New Zealand First is one step closer to campaigning on a law that will force immigrants and refugees to sign up to a set of core values.
The remit, which passed with some opposition, was hotly debated by party supporters at the 25th annual conference in Tauranga at the weekend.
If enacted the Respecting New Zealand Values Bill would require new migrants to respect gender equality, "all legal sexual preferences," religious rights, and the legality of alcohol.
Wairarapa NZ First supporter Roger Melville said the law could not come soon enough.
Mr Melville described the attitudes he had encountered from immigrants throughout the North Island.
"Arrogance, downright ignorance of putting people down and forcing their ways and means."
Former NZ First MP Mahesh Bindra also supported the remit.
Born in Mumbai, Mr Bindra came with his family in 2002 and was the party's ethnic affairs spokesperson.
"We do have certain cultures, or subcultures coming into the country, and their values do not necessarily match up with our values.
"There are certain practises - I don't want to name any religion - that are not conducive to our way of living."
Pita Paraone, another former NZ First MP who dropped out of Parliament at the last election, is also a fan of the proposed policy.
"I think the fact there's discussions about young girls being married off at a young age or being betrothed to older men is certainly something that runs against the New Zealand psyche."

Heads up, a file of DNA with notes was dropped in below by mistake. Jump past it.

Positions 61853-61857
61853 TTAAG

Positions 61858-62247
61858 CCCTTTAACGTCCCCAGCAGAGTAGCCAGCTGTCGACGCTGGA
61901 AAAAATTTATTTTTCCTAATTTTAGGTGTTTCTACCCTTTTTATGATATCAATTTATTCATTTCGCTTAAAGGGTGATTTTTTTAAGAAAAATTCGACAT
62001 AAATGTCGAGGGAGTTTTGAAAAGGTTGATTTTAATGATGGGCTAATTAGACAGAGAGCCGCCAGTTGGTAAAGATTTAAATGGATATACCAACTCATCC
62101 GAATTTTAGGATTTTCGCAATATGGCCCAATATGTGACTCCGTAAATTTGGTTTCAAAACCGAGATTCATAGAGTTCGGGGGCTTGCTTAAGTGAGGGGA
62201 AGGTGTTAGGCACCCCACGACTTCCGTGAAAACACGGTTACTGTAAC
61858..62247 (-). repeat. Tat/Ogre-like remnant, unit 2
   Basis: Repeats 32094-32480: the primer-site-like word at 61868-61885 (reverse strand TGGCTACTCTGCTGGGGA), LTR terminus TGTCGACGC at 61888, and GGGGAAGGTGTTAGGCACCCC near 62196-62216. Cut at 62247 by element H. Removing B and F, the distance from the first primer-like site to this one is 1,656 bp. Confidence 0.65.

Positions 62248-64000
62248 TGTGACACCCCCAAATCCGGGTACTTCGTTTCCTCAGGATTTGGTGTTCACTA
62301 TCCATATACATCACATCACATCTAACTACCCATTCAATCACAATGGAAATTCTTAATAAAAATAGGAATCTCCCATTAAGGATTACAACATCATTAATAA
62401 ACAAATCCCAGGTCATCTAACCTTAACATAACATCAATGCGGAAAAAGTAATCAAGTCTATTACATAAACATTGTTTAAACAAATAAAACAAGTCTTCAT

But the youth wing of the party was not convinced.
William Woodward said it was good to have debate but it was not a policy that was needed.
"Speaking form a young NZ First point of view, New Zealand as a free first-world country has all of those avenues for people to be able to express their religion, to express their freedoms in a very free and safe way."
Party leader Winston Peters said the law was needed.
"If someone's over here who wants to change this country and doesn't want to support this country's law ... who thinks women are cattle and second-class citizens, that person should not be here, sorry.''
Mr Peters did not produce any new policy when he made his keynote speech yesterday afternoon but he went on a full blown attack against the National Party leader Simon Bridges.
"National's behaviour since the election has only confirmed our good sense in choosing Labour. National is leaderless, moribund, and vacuous.
"It's a shell of its former self because it's been seduced by marketing. Substance will always trump shallowness so remember this, Simon Bridges will not lead National into the next election.
"He is a desperate man."
The conference celebrated the party's 25 years.